By Dr Ricky Ghosh Dastidar

Dev Patel in the Personal History of David Copperfield

Dev Patel in the Personal History of David Copperfield

The 63rd BFI London Film Festival took place recently, featuring a total of 233 screenings. This comprised 28 World Premieres, 12 International Premieres and 32 European Premieres. Many of the world’s most recognisable film-stars including Adam Driver, Keira Knightley, Michael B. Jordan, Shia LaBeouf, Tim Roth, Timothée Chalamet and Willem Dafoe all made personal appearances during the 12-day festival .

The festival began with a star-studded gala presentation of The Personal History of David Copperfield. Directed and co-scripted by Armando Ianucci, this new film adapts one of Charles Dickens’ most beloved characters to create a modern, fresh and comic Victorian-set epic. The film stars Dev Patel and also features Hugh Laurie, Tilda Swinton, Peter Capaldi and Ben Whishaw.

The festival closed with the hotly-anticipated International Premiere of The Irishman, which saw  legendary director Martin Scorsese reunite with  his equally legendary cast members; Robert De Niro, Al Pacino and Harvey Keitel. This is the 9th collaboration between Martin Scorsese and Robert De Niro and revisits a genre that they helped define; the gangster thriller. The Irishman explores the disappearance of Jimmy Hoffa; the infamous head of the Teamsters union whose connections with organised crime were wide-ranging. The role of Hoffa is played flawlessly by Al Pacino, who first starred together with Robert De Niro in the classic gangster thriller; The Godfather: Part II. The ambitious film, running at a staggering length of 309 minutes also boasts fine supporting performances from Joe Pesci, Ray Romano and Stephen Graham.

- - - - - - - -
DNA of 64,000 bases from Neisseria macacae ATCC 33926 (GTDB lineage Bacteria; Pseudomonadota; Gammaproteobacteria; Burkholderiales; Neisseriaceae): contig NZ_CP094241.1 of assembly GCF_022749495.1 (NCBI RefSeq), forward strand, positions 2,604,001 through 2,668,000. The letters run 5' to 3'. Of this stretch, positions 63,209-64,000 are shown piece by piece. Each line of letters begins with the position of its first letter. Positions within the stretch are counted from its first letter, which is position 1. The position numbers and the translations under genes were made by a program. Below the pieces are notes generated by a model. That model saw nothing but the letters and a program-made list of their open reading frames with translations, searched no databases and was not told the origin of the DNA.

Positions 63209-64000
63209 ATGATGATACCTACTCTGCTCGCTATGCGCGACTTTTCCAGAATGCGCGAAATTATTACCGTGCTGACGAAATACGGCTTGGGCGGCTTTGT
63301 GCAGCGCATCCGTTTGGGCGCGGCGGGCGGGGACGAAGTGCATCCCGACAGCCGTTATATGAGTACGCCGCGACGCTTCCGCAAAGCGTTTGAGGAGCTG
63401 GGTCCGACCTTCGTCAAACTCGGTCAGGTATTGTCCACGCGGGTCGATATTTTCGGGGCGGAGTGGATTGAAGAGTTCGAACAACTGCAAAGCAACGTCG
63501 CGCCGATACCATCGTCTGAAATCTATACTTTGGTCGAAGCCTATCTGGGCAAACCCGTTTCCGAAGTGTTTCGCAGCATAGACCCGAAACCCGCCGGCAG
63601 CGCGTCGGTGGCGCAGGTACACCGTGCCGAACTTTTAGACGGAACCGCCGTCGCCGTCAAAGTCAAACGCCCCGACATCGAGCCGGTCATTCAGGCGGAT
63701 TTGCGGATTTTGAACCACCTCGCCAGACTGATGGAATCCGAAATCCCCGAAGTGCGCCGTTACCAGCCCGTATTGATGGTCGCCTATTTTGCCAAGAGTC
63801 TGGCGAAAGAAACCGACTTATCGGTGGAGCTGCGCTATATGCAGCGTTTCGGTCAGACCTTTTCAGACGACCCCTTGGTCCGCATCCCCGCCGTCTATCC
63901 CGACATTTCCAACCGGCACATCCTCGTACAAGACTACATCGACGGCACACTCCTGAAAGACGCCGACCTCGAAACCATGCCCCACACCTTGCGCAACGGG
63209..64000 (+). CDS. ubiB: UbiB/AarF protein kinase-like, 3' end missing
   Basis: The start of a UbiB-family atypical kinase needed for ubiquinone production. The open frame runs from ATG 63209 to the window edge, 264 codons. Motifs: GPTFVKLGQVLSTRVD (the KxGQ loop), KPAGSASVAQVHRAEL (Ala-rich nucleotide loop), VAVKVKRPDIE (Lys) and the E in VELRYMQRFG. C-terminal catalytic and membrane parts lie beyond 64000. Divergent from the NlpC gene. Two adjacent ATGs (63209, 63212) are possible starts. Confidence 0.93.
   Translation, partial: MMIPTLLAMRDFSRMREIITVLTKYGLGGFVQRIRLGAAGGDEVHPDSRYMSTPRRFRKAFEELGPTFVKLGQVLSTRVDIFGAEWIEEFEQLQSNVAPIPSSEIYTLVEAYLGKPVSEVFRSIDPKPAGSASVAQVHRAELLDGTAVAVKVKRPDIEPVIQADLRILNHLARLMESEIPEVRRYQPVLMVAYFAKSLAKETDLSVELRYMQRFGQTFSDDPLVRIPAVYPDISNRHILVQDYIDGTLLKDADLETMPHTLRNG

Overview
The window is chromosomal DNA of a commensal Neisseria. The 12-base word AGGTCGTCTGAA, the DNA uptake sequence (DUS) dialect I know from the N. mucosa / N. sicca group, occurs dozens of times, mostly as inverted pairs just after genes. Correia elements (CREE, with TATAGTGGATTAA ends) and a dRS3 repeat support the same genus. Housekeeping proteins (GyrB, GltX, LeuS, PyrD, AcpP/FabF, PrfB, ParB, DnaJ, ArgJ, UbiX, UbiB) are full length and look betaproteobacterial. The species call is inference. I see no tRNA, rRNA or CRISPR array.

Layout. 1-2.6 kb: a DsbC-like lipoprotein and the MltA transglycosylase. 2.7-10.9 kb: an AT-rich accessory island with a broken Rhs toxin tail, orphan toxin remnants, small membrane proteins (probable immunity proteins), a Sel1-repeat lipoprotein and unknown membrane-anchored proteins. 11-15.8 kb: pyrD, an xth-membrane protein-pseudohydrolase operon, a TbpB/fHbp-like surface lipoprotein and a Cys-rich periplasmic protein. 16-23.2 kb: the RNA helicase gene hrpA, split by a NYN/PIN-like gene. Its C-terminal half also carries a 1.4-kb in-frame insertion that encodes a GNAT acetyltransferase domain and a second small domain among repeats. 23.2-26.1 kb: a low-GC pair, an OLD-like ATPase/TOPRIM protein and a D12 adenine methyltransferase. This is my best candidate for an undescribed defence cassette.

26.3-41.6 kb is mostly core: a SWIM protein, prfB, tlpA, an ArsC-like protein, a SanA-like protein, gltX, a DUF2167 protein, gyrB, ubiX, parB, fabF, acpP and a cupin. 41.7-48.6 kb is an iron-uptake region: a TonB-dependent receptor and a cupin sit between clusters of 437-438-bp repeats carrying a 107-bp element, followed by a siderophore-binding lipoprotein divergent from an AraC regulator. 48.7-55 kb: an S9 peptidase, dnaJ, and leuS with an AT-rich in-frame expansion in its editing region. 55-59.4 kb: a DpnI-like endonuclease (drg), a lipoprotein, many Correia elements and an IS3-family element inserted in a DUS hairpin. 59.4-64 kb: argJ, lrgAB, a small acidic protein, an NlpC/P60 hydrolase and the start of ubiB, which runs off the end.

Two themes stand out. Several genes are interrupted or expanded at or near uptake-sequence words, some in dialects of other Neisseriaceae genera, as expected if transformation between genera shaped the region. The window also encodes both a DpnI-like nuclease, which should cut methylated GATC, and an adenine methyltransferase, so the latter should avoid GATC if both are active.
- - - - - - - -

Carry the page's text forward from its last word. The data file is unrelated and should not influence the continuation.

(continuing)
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Martin Scorsese attending The Irishman premiere with Al Pacino to his right and Robert De Niro to his left

As has become tradition at the London Film Festival, there was a surprise film screening on the Sunday evening. This year, audience members were treated to Josh and Benny Safdie’s Uncut Gems, in which Adam Sandler plays a New York jewellery dealer trying to pay back his debts after acquiring a rare gem stone. The fast-paced thriller was a sheer joy to watch and boasts a career-defining performance by Adam Sandler as the central character.IMG

Adam Sandler in Uncut Gems

The London Film Festival offers prizes in various categories including Best Film, Best Documentary and Best First Feature. The BFI London Film Festival Director Tricia Tuttle said after the awards ceremony; ‘our awards highlight the most distinctive, urgent and accomplished filmmaking from around the globe. It has been an incredible festival  - with audiences moved, provoked and dazzled by these films, many of which engage with pressing social and political themes in very inventive ways’.

This year’s Official Competition (Best Film award) winner was Monos. Directed by Alejandro Landes, Monos is a hallucinogenic, intoxicating thriller about child soldiers that has inspired feverish buzz and earned comparisons to Apocalypse Now and Lord of the Flies. Wash Westmoreland, the Official Competition President said; ‘Monos is a stunning cinematic achievement; marrying dynamic visuals, faultless performances and groundbreaking storytelling. It’s a masterpiece!’